Don’t worry, you are NOT graded on your personal opinions and whether the examiner agrees with your opinion or not. You are free to say exactly how you feel about things. Hate art? Say it! Dislike sports? Tell them you do!

Me, personally? Ask me a question about sports and I’ll be honest in that I can’t remember the last time I did something remotely sports-like.  Although I did recently join a gym, so there’s that – wish me luck!

This is how people naturally use language and this is what you should try to do, too. That’s what gets you a band 9 for speaking – NOT the rehearsed speeches you often see on YouTube by “IELTS coaches” who couldn’t get a 6.5 to save their lives.

Just as long as you don’t inadvertently become too passionate and use curse words or slang, you’ll be perfectly fine. They are NOT there to judge your thoughts, ideas or knowledge – their only job is to evaluate your use of the English language.

For more help with Part 2 of the Speaking test, read this: Using the ‘Past-Present-Future’ strategy in IELTS Speaking Part Two

Best of luck! Make sure to post any burning questions you might have in the comments section – I’m here to help!

 

3 thoughts on “Three things you should AVOID on the IELTS Speaking exam

  1. Good article. I have a question. Why is the sentence “Today I am going to talk to you about…” is a bad start? wouldn’t that serve the purpose of the intro about what we are talking about?
    Another thing about examiners (not at all trying to be mean. just my experience), I took the exam thrice so far. I can tell you this for sure by my experience and others experience at the center, some speaking examiners come in with an attitude. Again its just my opinion from my experience. not everyone wants to discuss.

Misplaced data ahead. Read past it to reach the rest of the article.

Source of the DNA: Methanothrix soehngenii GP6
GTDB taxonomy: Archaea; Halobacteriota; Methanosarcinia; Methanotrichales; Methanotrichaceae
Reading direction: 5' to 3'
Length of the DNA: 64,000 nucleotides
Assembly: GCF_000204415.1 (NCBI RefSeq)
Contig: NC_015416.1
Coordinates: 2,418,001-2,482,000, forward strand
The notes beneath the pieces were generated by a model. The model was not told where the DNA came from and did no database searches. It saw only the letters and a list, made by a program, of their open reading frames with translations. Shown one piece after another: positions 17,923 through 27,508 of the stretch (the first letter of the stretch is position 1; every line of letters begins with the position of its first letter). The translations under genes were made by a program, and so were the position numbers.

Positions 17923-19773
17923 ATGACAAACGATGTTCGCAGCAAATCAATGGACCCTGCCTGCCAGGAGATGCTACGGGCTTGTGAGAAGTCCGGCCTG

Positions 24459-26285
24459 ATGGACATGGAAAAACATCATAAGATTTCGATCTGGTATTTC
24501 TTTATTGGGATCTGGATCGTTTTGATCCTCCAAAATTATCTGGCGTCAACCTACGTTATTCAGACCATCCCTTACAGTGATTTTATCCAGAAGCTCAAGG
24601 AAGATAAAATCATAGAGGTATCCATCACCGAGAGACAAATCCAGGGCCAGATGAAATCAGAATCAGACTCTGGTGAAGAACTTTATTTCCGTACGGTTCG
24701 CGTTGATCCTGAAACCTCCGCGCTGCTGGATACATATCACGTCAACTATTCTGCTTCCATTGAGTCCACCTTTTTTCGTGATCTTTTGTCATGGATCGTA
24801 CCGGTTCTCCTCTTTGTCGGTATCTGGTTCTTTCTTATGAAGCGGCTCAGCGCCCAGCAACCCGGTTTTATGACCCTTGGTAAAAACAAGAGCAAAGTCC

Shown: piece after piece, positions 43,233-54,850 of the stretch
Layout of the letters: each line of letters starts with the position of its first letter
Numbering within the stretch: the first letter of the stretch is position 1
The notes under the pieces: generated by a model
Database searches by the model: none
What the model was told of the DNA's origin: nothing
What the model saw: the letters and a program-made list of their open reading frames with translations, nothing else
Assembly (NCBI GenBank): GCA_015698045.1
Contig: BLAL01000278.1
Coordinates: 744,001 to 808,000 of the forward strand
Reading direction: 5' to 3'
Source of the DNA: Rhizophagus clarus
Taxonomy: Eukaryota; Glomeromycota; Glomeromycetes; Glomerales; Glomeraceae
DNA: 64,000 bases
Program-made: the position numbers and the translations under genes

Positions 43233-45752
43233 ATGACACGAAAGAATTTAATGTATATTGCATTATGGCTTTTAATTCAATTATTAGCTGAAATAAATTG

1. Thanks for the insightful comment, Purnima 🙂
      The purpose of the IELTS Speaking exam is to test your conversational skills in an informal manner. You are not required to give a speech, as formal spoken language is not tested on the exam. If you say “Today I’m going to tell you about…” it sounds like you’re about to give a speech of some sort to an audience, which is not what test-takers do on the exam. Think about it: when do you hear phrases like “Today I shall tell you about…” or “Today I will speak about…”? Usually in speeches or debates, none of which are done on the IELTS.

      Regarding the introduction: While I do advise my students to have a general introduction before they begin answering their part 2 question, “Today I will tell you about…” is not an introduction, it’s just telling the audience that you’re about to start talking about something particularly important. In speaking, the introduction will be about the general topic of the cue card that you’ve been given.

      You’re not alone. Quite a few of my students have said the same thing, but in their descriptions, the examiners did not seem to be particularly rude, just kind of cold and unresponsive. They have to be impartial at all times and some examiners would rather be absolutely blank with no emotion on their faces whatsoever, and risk appearing cold and distant, rather than be cheery and warm and perhaps mistakenly, in some way or the other, end up helping a student (which would pose a grave risk to their jobs). Of course, it IS definitely likely that some examiners really do possess a negative attitude, which could understandably throw off a test-taker, but those kinds are highly unlikely to last at their jobs and most importantly, their behaviour or attitude does not affect your scores in any way as your answers are recorded and marked. If an examiner (speaking and writing) gives a high mark or a low mark without the right sort of justification for it, they are sent in for re-training and cannot actively mark any new candidates.

What do you think?